Apostle Gerrit Gong: Eternal happiness is ‘not the imaginary stuff of fairy tales’

(The Church of Jesus Christ of Latter-day Saints) Apostle Gerrit W. Gong speaks at General Conference on Sunday, Oct. 2, 2022.

The hope for “happy and forever” relationships is “not the imaginary stuff of fairy tales,” apostle Gerritt W. Gong said. “True, enduring joy and eternity with those we love are the very essence of God’s plan of happiness. His lovingly prepared way can make our eternal journey happy and forever.”

None of us “is perfect, nor is any family,” he said. “Our relationships include love, sociality and personality, but often also friction, hurt, sometimes profound pain.”

Believers’ joy “becomes full as we feel Jesus Christ’s grace and forgiveness for us,” Gong said. “And, as we offer the miracle of his grace and forgiveness to each other, the mercy we receive and the mercy we offer can help make life’s injustices just.”

On the other hand, those who “deliberately choose wickedness, who consciously procrastinate repentance, or who in any premeditated or knowing way break the commandments planning for easy repentance,” he said, “will be judged by God.”

The faith’s first Asian American apostle addressed “missionaries or others who say following the spirit means not having to obey mission standards or the commandments.” They should “remember that obeying mission standards and the commandments invite the spirit.”

As the golden rule teaches, “a sanctifying symmetry in repentance and forgiveness,” he said, “invites us each to offer others that which we ourselves need and desire.”

God’s work and glory, he said, “include bringing to pass ‘happy and forever.”

J. Anette Dennis: Don’t judge, and show compassion

(The Church of Jesus Christ of Latter-day Saints) J. Anette Dennis, first counselor in the general presidency of the women's Relief Society, speaks at General Conference on Sunday, Oct. 2, 2022.

J. Anette Dennis counseled members against prejudice. She repeated the urgings of President Russell M. Nelson that “any abuse or prejudice toward another because of nationality, race, sexual orientation, gender, educational degrees, culture or other significant identifiers is offensive to our maker!”

And Dennis, first counselor in the general presidency of the women’s Relief Society, asked, “How often do we judge others based on their outward appearance and actions, or lack of action, when, if we fully understood, we would instead react with compassion and a desire to help instead of adding to their burdens with our judgment?”

The fourth woman to speak at this General Conference, she said she believes “the Savior is inviting us to live a higher, holier way — his way of love where all can feel they truly belong and are needed.”

And, she said, “none of us has perfect lives nor perfect families. I certainly don’t.” But empathizing with others “can help them feel that they are not alone in their struggles. Everyone needs to feel that they really do belong and are needed in the body of Christ.”

Apostle Jeffrey Holland: The cross is a symbol of ‘generalized Christianity’

(The Church of Jesus Christ of Latter-day Saints) Apostle Jeffrey R. Holland speaks at General Conference on Sunday, Oct. 2, 2022.

One reason Latter-day Saints do not emphasize the cross as a symbol, apostle Jeffrey R. Holland said in the first General Conference speech Sunday morning, “stems from our biblical roots.”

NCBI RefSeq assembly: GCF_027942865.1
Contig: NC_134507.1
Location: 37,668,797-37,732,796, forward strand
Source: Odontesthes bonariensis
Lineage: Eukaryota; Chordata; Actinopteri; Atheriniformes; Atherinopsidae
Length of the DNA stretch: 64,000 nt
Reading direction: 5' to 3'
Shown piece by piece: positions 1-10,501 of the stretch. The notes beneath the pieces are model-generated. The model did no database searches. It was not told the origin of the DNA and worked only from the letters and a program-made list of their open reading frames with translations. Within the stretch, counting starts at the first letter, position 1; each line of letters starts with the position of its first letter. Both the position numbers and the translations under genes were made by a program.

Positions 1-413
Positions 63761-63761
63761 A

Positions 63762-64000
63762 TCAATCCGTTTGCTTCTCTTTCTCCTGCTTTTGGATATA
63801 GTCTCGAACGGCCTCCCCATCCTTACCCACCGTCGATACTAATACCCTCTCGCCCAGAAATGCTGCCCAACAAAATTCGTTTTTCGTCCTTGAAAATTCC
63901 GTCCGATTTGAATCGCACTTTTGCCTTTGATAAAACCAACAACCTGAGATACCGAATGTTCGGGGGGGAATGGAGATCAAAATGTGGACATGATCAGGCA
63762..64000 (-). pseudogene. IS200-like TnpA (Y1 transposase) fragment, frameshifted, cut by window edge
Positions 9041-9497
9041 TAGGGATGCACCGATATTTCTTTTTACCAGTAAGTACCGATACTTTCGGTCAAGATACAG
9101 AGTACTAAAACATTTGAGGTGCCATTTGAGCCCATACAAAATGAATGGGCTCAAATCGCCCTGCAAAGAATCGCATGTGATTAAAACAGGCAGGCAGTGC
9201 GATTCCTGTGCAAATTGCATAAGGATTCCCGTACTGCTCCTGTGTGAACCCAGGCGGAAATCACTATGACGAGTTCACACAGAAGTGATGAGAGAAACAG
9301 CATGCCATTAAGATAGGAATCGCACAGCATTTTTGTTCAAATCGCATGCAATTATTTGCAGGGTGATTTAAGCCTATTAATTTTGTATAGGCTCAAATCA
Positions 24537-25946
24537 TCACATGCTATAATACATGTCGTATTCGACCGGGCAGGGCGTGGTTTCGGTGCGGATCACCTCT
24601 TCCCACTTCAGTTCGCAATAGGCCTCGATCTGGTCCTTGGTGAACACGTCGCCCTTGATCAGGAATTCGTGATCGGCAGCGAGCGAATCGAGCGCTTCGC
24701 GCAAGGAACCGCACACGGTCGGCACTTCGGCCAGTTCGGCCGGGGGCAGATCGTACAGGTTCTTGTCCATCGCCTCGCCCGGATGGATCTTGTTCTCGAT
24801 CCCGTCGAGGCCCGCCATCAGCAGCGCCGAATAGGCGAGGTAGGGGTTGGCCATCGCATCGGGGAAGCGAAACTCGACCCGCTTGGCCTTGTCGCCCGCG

Because crucifixion was “one of the Roman Empire’s most agonizing forms of execution, many early followers of Jesus chose not to highlight that brutal instrument of suffering,” the apostle said. “The meaning of Christ’s death was certainly central to their faith, but for some 300 years they typically sought to convey their gospel identity through other means.”

By the fourth and fifth centuries, a cross was being introduced as “a symbol of generalized Christianity,” Holland said, but Mormonism is not a “generalized Christianity.”

“As I attempt to explain why we generally do not use the iconography of the cross,” the apostle said, “I wish to make abundantly clear our deep respect and profound admiration for the faith-filled motives and devoted lives of those who do.”

Still, being neither Catholic nor Protestant, Latter-day Saints believe that their church is, rather, “a restored church, the restored New Testament church,” he said. “Thus, our origins and authority go back before the time of councils, creeds and iconography.”

The most important of all scriptural references to the cross, Holland said, “has nothing to do with pendants or jewelry, with steeples or signposts. It has to do, rather, with the rock-ribbed integrity and stiff moral backbone that Christians should bring to the call Jesus has given to every one of his disciples.”

To be a follower of Jesus Christ, Holland said, “one must sometimes carry a burden — your own or someone else’s — and go where sacrifice is required and suffering is inevitable.”

He described various “burdens” that believers carry.

“I know those who are fighting mental illness of many kinds, who plead for help as they pray and pine for the promised land of emotional stability. I know those who live with debilitating poverty, but defying despair, ask only for the chance to make better lives for their loved ones and others in need around them,” Holland said. “I know many who wrestle with wrenching matters of identity, gender and sexuality. I weep for them, and I weep with them, knowing how significant the consequences of their decisions will be.”

As Latter-day Saints “take up our crosses and follow him, it would be tragic indeed,” he said, “if the weight of our challenges did not make us more empathetic for and more attentive to the burdens being carried by others.”